• a diploid cell resulting from the fusion of two haploid gametes; a fertilized ovum.
• a solid ball of cells resulting from division of a fertilized ovum, and from which a blastula is
• a mammalian blastula in which some differentiation of cells has occurred.
• an unborn or unhatched offspring in the process of development.
• an unborn offspring of a mammal, in particular an unborn human baby more than eight
weeks after conception.
• a baby from birth to four week
The Amphibian Reproductive Cycle
A jelly-like eggs are laid in
water, hatch into legless
tadpoles with gills, the
tadpoles grow one set of
legs, then they
metamorphose into an airbreathing froglet with a tail.
Froglets lose their tails as
they grow into adult frogs. A
lot of amphibians lay their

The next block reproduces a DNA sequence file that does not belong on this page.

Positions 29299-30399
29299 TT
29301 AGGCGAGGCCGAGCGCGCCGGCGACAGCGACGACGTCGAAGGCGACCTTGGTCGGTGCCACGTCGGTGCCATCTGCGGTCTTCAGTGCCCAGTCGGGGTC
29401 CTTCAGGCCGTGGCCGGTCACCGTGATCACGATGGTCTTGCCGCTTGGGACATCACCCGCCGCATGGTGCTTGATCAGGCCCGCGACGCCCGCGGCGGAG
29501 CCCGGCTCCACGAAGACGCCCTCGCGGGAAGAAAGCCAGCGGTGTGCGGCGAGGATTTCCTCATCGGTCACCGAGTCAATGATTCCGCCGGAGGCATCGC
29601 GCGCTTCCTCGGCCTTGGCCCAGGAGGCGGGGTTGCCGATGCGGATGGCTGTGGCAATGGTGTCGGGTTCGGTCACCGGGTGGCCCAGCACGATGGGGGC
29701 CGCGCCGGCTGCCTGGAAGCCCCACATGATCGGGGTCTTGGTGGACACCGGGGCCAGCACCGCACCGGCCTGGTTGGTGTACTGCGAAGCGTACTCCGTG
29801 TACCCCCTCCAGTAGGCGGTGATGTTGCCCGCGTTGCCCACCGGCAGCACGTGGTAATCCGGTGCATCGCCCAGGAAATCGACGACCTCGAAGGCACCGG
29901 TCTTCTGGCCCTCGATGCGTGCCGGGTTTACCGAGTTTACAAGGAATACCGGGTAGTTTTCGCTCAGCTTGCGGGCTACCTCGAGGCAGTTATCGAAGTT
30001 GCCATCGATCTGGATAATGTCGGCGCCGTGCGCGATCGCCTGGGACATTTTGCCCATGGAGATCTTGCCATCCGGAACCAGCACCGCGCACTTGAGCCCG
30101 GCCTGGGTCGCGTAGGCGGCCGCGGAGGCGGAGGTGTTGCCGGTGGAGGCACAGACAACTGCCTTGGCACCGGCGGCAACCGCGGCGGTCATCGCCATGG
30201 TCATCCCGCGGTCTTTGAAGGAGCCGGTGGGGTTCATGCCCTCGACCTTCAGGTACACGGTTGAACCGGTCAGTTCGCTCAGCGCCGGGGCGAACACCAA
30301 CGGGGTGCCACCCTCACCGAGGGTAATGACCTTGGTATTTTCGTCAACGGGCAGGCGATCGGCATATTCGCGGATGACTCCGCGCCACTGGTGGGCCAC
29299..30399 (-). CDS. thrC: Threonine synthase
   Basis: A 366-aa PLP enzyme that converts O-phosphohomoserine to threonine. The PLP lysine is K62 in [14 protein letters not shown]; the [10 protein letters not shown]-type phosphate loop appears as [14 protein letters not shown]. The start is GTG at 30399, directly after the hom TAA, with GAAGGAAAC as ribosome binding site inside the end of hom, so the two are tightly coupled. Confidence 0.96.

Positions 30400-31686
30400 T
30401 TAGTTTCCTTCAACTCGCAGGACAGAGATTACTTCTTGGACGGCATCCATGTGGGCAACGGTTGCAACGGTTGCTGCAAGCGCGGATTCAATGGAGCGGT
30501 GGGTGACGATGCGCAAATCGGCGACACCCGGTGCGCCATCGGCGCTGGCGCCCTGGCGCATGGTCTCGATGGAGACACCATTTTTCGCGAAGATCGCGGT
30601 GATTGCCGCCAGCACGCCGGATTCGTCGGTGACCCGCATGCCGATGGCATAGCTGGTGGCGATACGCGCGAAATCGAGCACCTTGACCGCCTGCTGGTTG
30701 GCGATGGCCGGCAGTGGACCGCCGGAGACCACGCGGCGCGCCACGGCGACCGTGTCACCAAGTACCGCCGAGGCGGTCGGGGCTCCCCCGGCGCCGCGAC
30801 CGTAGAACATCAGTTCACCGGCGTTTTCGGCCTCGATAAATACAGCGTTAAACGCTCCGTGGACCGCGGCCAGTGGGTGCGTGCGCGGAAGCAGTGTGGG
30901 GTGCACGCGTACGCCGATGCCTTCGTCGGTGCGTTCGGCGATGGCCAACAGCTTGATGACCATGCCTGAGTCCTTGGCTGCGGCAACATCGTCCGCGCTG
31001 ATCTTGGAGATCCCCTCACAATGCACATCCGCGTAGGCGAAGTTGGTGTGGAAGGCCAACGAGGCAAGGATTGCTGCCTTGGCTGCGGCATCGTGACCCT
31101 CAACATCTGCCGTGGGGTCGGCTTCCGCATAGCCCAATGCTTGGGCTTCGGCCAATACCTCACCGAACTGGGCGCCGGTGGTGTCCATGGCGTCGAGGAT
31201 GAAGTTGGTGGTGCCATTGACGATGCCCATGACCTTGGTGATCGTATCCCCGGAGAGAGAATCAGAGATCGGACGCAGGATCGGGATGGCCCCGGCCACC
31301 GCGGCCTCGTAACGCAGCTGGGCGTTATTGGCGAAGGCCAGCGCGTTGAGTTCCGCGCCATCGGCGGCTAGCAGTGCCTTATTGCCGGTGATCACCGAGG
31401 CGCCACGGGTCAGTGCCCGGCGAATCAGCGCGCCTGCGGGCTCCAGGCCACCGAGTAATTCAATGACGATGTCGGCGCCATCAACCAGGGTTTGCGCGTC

eggs out of water, finding
interesting ways to keep
their eggs and tadpoles wet.
EGG: unborn stage.
LARVA: the active immature form of an insect, esp. one
that differs greatly from the adult and forms the stage
between egg and pupa, e.g., a caterpillar or grub.
PUPA: an insect in its inactive immature form between larva
and adult, e.g., a chrysalis.
ADULT: final, breeding stage (they usually grow wings)
• Asexual reproduction is natural “cloning.”
Parts of the plant, such as leaves or stems,
produce roots and become an independent
• Sexual reproduction requires fusion of male
cells in the pollen grain with female cells in
Terms to know:
• Haploid: having a single set of chromosomes
in each cell.
• Diploid: having two sets of chromosomes in
• Mitosis: cell division, which produces two
genetically identical cells.
• Meiosis: reduction division, which produces
four haploid reproductive cells.
Plant Life Cycle
Alternation of Generations
• Plants have a double life cycle with two
– Sporophyte: diploid, produce haploid spores by
– Gametophyte: haploid, produce gametes by
Mosses, ferns, and related plants have motile,
• Flowers are complete if they have all
parts, and perfect if they have both
male and female parts.
• Grass flowers: incomplete, usually
imperfect (separate male and female
• A tulip is complete (though the sepals
are the same color as the petals) and